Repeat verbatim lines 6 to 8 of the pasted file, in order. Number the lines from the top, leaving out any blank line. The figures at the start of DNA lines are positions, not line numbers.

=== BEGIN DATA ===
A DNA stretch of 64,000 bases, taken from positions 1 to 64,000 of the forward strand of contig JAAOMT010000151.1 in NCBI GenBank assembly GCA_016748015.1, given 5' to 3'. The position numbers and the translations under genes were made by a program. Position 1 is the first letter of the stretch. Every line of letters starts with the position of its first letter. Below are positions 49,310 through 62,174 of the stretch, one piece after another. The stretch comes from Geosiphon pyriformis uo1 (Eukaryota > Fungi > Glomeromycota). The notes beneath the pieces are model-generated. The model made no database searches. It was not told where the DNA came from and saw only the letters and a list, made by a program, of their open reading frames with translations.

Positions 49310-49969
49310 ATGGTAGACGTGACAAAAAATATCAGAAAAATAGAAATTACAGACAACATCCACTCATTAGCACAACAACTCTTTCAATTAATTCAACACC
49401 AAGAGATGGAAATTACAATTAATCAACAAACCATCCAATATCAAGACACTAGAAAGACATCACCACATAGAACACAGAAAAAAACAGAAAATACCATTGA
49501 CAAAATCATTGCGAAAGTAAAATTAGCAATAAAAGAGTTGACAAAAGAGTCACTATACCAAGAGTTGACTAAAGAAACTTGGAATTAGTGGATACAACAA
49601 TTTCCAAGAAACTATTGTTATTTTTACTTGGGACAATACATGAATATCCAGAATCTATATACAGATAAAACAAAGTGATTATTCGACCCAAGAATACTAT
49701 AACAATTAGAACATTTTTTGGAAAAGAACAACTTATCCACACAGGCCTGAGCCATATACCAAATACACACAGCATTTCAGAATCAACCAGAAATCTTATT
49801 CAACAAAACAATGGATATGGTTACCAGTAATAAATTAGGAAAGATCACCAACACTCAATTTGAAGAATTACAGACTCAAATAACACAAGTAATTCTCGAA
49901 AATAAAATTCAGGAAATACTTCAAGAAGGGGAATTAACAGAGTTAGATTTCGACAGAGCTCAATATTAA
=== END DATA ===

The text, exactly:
49601 TTTCCAAGAAACTATTGTTATTTTTACTTGGGACAATACATGAATATCCAGAATCTATATACAGATAAAACAAAGTGATTATTCGACCCAAGAATACTAT
49701 AACAATTAGAACATTTTTTGGAAAAGAACAACTTATCCACACAGGCCTGAGCCATATACCAAATACACACAGCATTTCAGAATCAACCAGAAATCTTATT
49801 CAACAAAACAATGGATATGGTTACCAGTAATAAATTAGGAAAGATCACCAACACTCAATTTGAAGAATTACAGACTCAAATAACACAAGTAATTCTCGAA